The Woodbine wood processor is a heavy-duty firewood processing machine that offers professional-grade durability and performance for heavy workloads. It features a 14-foot powered in-feed deck with fold-away wheels for easy transport and a large, extra broad trough for added productivity. Its aggressive hourglass-shaped rear feed roll splits a 22-inch diameter log into eight firewood-sized sections and sends them to a loading conveyor for easy transport and storage.
Woodbine wood processor features
Woodbine wood processors offer the highest quality standards in professional-grade equipment. They are built to withstand heavy workloads and provide years of trouble-free HIGH Production service. The Woodbine wood processor’s standard features include:
- An extra expansive, two-strand powered in-feed deck.
- An aggressive hourglass-shaped rear-mounted feed roll.
- A large log trough for processing logs up to 22 inches in diameter.
During processing, the machine splits the log into eight firewood-size sections. It sends the split logs to a loading conveyor.
In addition to the many features outlined above, Woodbine firewood processors come with patent-pending hydraulic brake systems. These brakes reduce the blade’s speed from thousands of rpm to a stop in less than 10 seconds, enhancing safety and preventing damage to people and property. They also allow users to stop the machine in an emergency.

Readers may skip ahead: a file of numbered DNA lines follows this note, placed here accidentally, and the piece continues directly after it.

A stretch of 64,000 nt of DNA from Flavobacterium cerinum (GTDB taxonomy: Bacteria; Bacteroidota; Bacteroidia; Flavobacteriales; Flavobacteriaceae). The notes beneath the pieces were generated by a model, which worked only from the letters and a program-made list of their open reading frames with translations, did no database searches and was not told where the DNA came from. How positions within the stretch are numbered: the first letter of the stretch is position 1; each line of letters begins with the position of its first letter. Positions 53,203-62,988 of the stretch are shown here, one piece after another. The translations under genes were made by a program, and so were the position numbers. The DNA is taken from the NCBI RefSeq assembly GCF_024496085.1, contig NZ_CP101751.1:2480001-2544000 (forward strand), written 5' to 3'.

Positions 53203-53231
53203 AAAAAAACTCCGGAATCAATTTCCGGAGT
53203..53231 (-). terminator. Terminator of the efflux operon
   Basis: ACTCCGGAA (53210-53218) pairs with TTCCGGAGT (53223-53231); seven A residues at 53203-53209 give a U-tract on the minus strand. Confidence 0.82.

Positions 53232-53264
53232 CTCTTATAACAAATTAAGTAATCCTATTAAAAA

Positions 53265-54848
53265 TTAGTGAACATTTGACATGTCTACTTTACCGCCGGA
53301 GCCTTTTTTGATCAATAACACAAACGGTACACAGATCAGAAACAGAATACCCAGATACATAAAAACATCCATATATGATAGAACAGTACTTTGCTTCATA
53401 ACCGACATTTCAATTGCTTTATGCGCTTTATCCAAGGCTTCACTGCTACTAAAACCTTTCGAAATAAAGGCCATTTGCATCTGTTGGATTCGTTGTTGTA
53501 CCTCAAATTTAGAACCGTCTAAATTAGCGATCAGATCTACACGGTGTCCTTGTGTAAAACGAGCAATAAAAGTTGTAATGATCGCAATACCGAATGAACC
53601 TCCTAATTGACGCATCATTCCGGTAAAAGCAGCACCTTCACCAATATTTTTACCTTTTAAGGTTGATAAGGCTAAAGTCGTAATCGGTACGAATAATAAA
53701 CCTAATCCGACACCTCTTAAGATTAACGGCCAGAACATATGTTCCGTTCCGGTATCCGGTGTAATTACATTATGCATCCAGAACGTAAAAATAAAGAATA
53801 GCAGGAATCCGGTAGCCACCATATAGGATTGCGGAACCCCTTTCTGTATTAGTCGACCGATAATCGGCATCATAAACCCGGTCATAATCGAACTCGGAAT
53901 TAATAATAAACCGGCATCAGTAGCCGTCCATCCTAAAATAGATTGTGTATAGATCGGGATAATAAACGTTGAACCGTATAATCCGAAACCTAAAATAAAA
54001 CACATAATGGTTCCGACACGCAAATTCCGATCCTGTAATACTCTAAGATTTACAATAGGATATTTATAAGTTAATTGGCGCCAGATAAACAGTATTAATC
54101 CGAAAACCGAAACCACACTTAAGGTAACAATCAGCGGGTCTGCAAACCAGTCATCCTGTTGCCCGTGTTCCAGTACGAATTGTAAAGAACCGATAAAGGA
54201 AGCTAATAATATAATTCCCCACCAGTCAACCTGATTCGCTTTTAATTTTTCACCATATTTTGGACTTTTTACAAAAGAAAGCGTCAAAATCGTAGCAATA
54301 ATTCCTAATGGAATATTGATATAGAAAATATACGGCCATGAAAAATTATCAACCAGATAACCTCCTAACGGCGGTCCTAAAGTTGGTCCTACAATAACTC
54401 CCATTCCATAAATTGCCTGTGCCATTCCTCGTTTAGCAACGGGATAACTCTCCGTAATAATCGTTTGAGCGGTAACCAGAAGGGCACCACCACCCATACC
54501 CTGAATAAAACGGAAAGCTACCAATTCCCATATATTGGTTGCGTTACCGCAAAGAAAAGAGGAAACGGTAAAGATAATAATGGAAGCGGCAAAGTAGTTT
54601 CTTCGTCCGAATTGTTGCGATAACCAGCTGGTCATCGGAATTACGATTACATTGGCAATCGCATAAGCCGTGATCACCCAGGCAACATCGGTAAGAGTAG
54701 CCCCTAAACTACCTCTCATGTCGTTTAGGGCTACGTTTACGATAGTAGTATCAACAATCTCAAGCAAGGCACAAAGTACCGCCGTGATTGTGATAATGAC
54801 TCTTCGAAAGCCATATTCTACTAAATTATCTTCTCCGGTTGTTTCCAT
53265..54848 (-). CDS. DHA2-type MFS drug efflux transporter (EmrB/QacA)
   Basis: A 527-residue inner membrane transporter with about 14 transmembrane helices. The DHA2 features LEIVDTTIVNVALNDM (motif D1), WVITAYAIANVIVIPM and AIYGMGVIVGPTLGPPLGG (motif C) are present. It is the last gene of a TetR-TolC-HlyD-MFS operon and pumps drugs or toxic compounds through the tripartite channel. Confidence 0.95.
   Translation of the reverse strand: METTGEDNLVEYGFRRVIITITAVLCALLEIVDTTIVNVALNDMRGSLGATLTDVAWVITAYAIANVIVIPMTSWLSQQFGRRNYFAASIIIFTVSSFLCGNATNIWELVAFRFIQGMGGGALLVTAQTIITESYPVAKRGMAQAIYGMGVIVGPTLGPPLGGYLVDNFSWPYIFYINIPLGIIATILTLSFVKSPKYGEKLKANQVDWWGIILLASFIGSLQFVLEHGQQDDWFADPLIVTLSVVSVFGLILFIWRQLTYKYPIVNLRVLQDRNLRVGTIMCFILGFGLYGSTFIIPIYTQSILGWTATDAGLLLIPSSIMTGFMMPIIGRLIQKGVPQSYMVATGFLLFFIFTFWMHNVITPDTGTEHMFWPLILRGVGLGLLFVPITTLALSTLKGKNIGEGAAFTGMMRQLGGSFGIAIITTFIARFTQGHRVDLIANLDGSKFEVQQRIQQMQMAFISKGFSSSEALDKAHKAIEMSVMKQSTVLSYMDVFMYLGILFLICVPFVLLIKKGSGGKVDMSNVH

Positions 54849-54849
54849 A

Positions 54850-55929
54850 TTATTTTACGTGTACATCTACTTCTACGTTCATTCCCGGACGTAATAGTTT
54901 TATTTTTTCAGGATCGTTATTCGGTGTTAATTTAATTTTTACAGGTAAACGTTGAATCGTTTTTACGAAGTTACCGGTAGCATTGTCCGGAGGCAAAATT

CRD Metalworks owner plans to keep manufacturing trademark Woodbine and Rapido Loco firewood processing machines
CRD Metalworks, a Williamsburg, MA-based manufacturer, plans to continue manufacturing their trademark Woodbine and Rapido Loco firewood processing machines. While the company was recently barred from the Cummington County Fair because of its use of a Confederate battle flag, the company has since been invited to exhibit at the Three County Fair in Northampton, Mass. CRD Metalworks produces large firewood processing machines called Rapido Locos and Woodbines that can cut several cords of hardwood in one hour.
Initially, the company owner saw a niche in the firewood business. He already owned construction equipment that could be used for moving logs and delivering firewood. He also had employees to help him with the company. Purchasing a firewood processor seemed like a natural fit. He didn’t have a business model at the time, but he had an idea. The machines were becoming popular, and he researched online and at the Northeastern Forest Products Expo to see what they looked like.
Wilk initially began cutting firewood to earn extra income. During the slow times in his paving business, he would cut 15 cords of firewood every year. At the time, he used a Timberwolf splitter and chainsaw for bucking. He sold firewood on a small scale for ten to twelve years.